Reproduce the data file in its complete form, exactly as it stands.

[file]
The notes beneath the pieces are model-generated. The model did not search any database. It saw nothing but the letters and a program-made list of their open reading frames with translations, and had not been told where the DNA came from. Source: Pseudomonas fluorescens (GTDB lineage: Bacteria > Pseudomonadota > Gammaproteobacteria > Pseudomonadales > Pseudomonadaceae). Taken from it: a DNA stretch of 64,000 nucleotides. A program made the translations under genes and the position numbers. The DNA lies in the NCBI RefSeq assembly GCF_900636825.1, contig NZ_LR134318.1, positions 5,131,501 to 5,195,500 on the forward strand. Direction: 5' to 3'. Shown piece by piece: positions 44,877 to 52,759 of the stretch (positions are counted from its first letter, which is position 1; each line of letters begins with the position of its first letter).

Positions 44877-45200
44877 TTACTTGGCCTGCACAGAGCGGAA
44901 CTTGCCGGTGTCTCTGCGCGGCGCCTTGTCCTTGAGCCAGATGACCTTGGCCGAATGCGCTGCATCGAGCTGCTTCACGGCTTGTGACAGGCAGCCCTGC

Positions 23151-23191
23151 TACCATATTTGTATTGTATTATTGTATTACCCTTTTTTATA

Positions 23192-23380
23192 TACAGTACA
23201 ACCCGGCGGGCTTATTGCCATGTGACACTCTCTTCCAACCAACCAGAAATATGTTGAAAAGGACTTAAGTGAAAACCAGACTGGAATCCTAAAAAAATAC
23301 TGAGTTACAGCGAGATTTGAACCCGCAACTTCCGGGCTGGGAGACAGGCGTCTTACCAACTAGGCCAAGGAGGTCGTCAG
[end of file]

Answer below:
The notes beneath the pieces are model-generated. The model did not search any database. It saw nothing but the letters and a program-made list of their open reading frames with translations, and had not been told where the DNA came from. Source: Pseudomonas fluorescens (GTDB lineage: Bacteria > Pseudomonadota > Gammaproteobacteria > Pseudomonadales > Pseudomonadaceae). Taken from it: a DNA stretch of 64,000 nucleotides. A program made the translations under genes and the position numbers. The DNA lies in the NCBI RefSeq assembly GCF_900636825.1, contig NZ_LR134318.1, positions 5,131,501 to 5,195,500 on the forward strand. Direction: 5' to 3'. Shown piece by piece: positions 44,877 to 52,759 of the stretch (positions are counted from its first letter, which is position 1; each line of letters begins with the position of its first letter).

Positions 44877-45200
44877 TTACTTGGCCTGCACAGAGCGGAA
44901 CTTGCCGGTGTCTCTGCGCGGCGCCTTGTCCTTGAGCCAGATGACCTTGGCCGAATGCGCTGCATCGAGCTGCTTCACGGCTTGTGACAGGCAGCCCTGC

Positions 23151-23191
23151 TACCATATTTGTATTGTATTATTGTATTACCCTTTTTTATA

Positions 23192-23380
23192 TACAGTACA
23201 ACCCGGCGGGCTTATTGCCATGTGACACTCTCTTCCAACCAACCAGAAATATGTTGAAAAGGACTTAAGTGAAAACCAGACTGGAATCCTAAAAAAATAC
23301 TGAGTTACAGCGAGATTTGAACCCGCAACTTCCGGGCTGGGAGACAGGCGTCTTACCAACTAGGCCAAGGAGGTCGTCAG